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3.
J Med Virol ; 94(4): 1315-1329, 2022 Apr.
Article in English | MEDLINE | ID: covidwho-1718396

ABSTRACT

In December 2019, novel severe acute respiratory syndrome coronavirus 2 (nSARS-CoV-2) virus outbreaks emerged from Wuhan, China, and spread all over the world, including India. Molecular diagnosis of Coronavirus Disease 2019 (COVID) 19 for densely and highly populated countries like India is time-consuming. A few reports have described the successful diagnosis of nSARS-CoV-2 virus from sewage and wastewater samples contaminated with fecal matter, suggesting the diagnosis of COVID 19 from the same to raise an alarm about the community transmission of virus for implementation of evacuation and lockdown strategies. So far, the association between the detection of virus and its concentration in stool samples with severity of the disease and the presence or absence of gastrointestinal symptoms have been rarely reported. We led the search utilizing multiple databases, specifically PubMed (Medline), EMBASE, and Google Scholar. We conducted a literature survey on gastrointestinal infection and the spread of this virus through fecal-oral transmission. Reports suggested that the existence and persistence of nSARS-CoV-2 in anal/rectal swabs and stool specimens for a longer period of time than in nasopharyngeal swabs provides a strong tenable outcome of gastrointestinal contamination and dissemination of this infection via potential fecal-oral transmission. This review may be helpful to conduct further studies to address the enteric involvement and excretion of nSARS-CoV-2 RNA in feces and control the community spread in both COVID-19 patients ahead of the onset of symptoms and in asymptomatic individuals through wastewater and sewage surveillance as an early indication of infection. The existence of the viral genome and active viral particle actively participate in genomic variations. Hence, we comprehended the enteric spread of different viruses amongst communities with special reference to nSARS-CoV-2.


Subject(s)
COVID-19/virology , Disease Transmission, Infectious , Gastrointestinal Diseases/virology , SARS-CoV-2/isolation & purification , COVID-19/epidemiology , COVID-19/prevention & control , COVID-19/transmission , Disease Transmission, Infectious/prevention & control , Feces/virology , Gastrointestinal Diseases/epidemiology , Gastrointestinal Diseases/prevention & control , Gastrointestinal Tract/virology , Humans , India/epidemiology , SARS-CoV-2/genetics , Sewage/virology , Water Purification
4.
JAMA Netw Open ; 4(12): e2139974, 2021 12 01.
Article in English | MEDLINE | ID: covidwho-1589283

ABSTRACT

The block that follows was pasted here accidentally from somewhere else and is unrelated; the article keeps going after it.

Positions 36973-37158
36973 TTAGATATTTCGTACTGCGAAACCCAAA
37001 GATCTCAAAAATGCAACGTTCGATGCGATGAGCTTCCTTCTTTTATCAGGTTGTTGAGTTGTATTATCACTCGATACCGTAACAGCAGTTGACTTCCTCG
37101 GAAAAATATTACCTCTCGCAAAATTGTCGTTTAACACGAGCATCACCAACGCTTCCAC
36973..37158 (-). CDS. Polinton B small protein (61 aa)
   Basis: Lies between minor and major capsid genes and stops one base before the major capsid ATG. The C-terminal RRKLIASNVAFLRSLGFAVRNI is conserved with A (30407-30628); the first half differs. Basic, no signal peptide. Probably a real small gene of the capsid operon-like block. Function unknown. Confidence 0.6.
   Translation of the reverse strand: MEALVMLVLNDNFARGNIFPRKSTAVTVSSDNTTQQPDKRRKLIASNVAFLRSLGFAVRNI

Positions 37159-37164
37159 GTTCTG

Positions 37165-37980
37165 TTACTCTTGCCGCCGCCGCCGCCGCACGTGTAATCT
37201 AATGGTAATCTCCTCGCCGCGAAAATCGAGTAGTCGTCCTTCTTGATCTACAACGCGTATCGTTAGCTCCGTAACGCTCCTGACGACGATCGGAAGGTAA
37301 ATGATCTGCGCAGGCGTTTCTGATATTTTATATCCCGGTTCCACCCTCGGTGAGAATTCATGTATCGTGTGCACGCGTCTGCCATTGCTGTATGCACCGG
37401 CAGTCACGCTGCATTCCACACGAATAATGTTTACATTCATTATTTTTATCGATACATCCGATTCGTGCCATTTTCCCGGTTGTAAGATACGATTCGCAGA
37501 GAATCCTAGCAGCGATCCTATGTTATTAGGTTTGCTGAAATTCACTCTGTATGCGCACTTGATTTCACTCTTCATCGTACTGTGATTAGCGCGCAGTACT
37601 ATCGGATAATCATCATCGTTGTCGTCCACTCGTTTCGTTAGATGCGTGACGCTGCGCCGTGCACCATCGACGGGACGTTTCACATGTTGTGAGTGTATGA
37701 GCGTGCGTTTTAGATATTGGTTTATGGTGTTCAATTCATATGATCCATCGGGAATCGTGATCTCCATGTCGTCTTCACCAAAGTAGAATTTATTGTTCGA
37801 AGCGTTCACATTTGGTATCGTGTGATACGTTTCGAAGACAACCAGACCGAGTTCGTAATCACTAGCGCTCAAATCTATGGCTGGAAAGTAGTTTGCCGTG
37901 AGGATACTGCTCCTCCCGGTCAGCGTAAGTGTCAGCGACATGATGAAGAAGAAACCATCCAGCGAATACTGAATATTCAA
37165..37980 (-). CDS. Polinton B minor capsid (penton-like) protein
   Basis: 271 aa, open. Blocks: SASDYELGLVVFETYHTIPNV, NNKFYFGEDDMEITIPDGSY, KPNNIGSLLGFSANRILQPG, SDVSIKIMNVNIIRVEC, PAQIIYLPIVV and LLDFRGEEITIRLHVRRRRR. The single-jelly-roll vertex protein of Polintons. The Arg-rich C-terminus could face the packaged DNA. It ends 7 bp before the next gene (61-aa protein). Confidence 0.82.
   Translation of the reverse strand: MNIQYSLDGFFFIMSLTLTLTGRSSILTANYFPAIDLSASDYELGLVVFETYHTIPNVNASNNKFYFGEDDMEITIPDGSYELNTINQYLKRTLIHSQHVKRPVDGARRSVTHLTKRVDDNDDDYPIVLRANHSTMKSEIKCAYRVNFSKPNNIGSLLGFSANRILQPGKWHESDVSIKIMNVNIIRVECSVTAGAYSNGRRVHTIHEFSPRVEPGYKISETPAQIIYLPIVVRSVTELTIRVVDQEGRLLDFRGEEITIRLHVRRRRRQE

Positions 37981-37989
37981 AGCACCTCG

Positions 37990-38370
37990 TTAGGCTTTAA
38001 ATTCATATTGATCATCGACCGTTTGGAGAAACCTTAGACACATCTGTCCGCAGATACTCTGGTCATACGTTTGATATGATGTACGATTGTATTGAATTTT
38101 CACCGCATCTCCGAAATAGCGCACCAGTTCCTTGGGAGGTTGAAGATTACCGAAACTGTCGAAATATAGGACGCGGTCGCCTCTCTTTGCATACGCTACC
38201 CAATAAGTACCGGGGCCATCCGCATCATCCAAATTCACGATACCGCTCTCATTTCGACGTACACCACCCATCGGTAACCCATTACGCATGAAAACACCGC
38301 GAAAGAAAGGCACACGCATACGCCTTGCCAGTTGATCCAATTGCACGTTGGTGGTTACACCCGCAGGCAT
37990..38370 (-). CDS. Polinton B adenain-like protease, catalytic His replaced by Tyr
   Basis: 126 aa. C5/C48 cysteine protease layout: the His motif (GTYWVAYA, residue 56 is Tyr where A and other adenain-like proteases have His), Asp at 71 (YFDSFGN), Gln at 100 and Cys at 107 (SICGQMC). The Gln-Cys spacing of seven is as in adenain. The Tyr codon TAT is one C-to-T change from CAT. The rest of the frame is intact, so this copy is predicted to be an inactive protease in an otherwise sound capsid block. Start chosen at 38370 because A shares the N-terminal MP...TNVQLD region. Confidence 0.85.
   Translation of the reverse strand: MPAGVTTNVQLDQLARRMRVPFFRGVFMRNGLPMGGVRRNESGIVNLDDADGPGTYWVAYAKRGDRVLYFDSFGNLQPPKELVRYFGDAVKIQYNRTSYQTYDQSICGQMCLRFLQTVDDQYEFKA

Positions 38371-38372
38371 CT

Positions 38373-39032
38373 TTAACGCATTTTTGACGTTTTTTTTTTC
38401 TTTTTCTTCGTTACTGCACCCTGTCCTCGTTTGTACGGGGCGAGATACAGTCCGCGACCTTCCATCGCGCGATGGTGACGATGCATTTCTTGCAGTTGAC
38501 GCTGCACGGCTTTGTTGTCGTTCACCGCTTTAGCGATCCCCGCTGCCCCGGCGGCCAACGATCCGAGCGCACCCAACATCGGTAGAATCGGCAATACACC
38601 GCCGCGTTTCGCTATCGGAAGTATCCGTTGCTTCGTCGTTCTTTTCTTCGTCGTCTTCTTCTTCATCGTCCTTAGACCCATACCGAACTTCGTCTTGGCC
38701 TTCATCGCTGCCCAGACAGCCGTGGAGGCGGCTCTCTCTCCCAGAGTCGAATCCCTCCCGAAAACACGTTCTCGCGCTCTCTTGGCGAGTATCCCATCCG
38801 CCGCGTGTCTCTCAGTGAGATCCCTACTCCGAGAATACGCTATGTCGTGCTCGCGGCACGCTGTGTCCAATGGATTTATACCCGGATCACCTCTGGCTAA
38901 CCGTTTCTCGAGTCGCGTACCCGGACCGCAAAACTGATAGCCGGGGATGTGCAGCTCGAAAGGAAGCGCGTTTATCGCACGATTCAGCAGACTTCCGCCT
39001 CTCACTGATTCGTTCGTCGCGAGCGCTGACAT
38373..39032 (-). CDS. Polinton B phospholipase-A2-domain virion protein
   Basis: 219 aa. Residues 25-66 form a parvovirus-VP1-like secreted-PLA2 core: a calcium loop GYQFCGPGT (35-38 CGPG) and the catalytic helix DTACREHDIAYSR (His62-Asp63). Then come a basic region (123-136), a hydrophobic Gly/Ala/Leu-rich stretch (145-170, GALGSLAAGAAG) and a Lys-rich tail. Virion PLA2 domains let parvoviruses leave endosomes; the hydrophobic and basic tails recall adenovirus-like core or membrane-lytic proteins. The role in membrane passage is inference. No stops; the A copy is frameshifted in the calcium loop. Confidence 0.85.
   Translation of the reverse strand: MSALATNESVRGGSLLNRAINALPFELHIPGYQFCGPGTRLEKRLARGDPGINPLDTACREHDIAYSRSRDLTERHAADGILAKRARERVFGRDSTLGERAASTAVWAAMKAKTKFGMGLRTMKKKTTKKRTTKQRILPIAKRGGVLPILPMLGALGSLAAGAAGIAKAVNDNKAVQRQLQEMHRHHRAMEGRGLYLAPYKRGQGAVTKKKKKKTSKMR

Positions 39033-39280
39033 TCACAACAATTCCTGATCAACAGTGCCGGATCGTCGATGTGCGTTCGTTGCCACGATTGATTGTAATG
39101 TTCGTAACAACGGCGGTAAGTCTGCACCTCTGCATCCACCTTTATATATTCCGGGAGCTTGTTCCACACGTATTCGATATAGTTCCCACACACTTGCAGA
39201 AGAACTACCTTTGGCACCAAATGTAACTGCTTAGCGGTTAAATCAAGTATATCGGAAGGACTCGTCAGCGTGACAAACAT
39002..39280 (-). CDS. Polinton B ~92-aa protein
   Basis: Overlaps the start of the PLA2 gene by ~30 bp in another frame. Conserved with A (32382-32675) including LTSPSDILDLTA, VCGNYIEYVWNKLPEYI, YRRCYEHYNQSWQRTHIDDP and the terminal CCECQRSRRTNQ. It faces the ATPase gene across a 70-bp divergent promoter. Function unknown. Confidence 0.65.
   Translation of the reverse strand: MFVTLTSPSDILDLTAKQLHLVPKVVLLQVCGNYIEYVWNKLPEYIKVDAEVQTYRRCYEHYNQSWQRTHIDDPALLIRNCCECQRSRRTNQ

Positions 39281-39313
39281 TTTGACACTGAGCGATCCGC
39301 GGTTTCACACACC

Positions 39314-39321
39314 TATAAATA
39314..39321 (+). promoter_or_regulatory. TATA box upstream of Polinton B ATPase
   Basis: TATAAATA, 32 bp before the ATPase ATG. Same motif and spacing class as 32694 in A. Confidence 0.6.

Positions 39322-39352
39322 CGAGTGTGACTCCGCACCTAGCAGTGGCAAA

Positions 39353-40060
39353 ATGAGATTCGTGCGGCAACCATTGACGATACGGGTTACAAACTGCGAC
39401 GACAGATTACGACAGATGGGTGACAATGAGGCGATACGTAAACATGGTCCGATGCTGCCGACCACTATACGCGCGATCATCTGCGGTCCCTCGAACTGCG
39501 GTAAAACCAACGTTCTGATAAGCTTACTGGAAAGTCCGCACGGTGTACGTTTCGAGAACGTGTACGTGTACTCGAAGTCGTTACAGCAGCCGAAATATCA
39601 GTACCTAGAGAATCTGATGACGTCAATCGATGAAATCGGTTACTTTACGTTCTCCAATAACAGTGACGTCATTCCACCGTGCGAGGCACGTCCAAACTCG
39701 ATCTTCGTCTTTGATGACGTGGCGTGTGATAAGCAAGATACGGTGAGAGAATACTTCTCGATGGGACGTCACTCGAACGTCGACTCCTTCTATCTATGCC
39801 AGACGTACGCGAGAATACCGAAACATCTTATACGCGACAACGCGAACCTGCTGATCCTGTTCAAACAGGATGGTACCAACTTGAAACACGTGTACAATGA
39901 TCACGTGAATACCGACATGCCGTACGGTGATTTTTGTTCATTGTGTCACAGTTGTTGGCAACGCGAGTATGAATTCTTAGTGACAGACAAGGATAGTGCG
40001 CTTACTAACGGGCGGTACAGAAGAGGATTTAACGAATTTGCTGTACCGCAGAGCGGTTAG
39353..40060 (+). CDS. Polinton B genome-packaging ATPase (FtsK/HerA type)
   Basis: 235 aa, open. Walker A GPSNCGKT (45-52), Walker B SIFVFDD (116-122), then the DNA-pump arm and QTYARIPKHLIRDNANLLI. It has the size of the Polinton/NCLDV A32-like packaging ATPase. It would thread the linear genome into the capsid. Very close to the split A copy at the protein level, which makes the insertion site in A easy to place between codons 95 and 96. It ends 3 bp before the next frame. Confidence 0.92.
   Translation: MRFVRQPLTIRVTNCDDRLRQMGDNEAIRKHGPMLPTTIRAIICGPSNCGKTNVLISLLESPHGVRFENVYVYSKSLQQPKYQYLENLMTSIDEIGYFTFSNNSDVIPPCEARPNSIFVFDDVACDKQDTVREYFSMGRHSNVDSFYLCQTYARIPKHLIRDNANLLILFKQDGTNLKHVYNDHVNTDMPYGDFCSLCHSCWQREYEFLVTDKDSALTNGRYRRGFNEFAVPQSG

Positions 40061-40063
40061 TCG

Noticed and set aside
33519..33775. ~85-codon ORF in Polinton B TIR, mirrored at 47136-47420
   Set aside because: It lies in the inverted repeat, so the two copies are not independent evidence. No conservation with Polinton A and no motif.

Importance: Severe gastrointestinal (GI) manifestations have been sporadically reported in children with COVID-19; however, their frequency and clinical outcome are unknown. Objective: To describe the clinical, radiological, and histopathologic characteristics of children with COVID-19 presenting with severe GI manifestations to identify factors associated with a severe outcome. Design, Setting, and Participants: A multicenter retrospective cohort study (February 25, 2020, to January 20, 2021) enrolled inpatient and outpatient children (aged <18 years) with acute SARS-CoV-2 infection, confirmed by positive real-time reverse-transcriptase-polymerase chain reaction on nasopharyngeal swab or fulfilling the US Centers for Disease Control and Prevention criteria for multisystem inflammatory syndrome in children (MIS-C). The study was conducted by pediatricians working in primary care or hospitals in Italy participating in the COVID-19 Registry of the Italian Society of Pediatric Infectious Diseases. Main Outcomes and Measures: The occurrence of severe GI manifestations, defined by a medical and/or radiological diagnosis of acute abdomen, appendicitis (complicated or not by perforation and/or peritonitis), intussusception, pancreatitis, abdominal fluid collection, and diffuse adenomesenteritis requiring surgical consultation, occurring during or within 4 to 6 weeks after infection with SARS-CoV-2 infection. Logistic regression was used to estimate odds ratios (ORs) with 95% CIs of factors potentially associated with severe outcomes. Results: Overall, 685 children (386 boys [56.4%]; median age, 7.3 [IQR, 1.6-12.4] years) were included. Of these children, 628 (91.7%) were diagnosed with acute SARS-CoV-2 infection and 57 (8.3%) with MIS-C. The presence of GI symptoms was associated with a higher chance of hospitalization (OR, 2.64; 95% CI, 1.89-3.69) and intensive care unit admission (OR, 3.90; 95% CI, 1.98-7.68). Overall, 65 children (9.5%) showed severe GI involvement, including disseminated adenomesenteritis (39.6%), appendicitis (33.5%), abdominal fluid collection (21.3%), pancreatitis (6.9%), or intussusception (4.6%). Twenty-seven of these 65 children (41.5%) underwent surgery. Severe GI manifestations were associated with the child's age (5-10 years: OR, 8.33; 95% CI, 2.62-26.5; >10 years: OR, 6.37; 95% CI, 2.12-19.1, compared with preschool-age), abdominal pain (adjusted OR [aOR], 34.5; 95% CI, 10.1-118), lymphopenia (aOR, 8.93; 95% CI, 3.03-26.3), or MIS-C (aOR, 6.28; 95% CI, 1.92-20.5). Diarrhea was associated with a higher chance of adenomesenteritis (aOR, 3.13; 95% CI, 1.08-9.12) or abdominal fluid collection (aOR, 3.22; 95% CI, 1.03-10.0). Conclusions and Relevance: In this multicenter cohort study of Italian children with SARS-CoV-2 infection or MIS-C, 9.5% of the children had severe GI involvement, frequently associated with MIS-C. These findings suggest that prompt identification may improve the management of serious complications.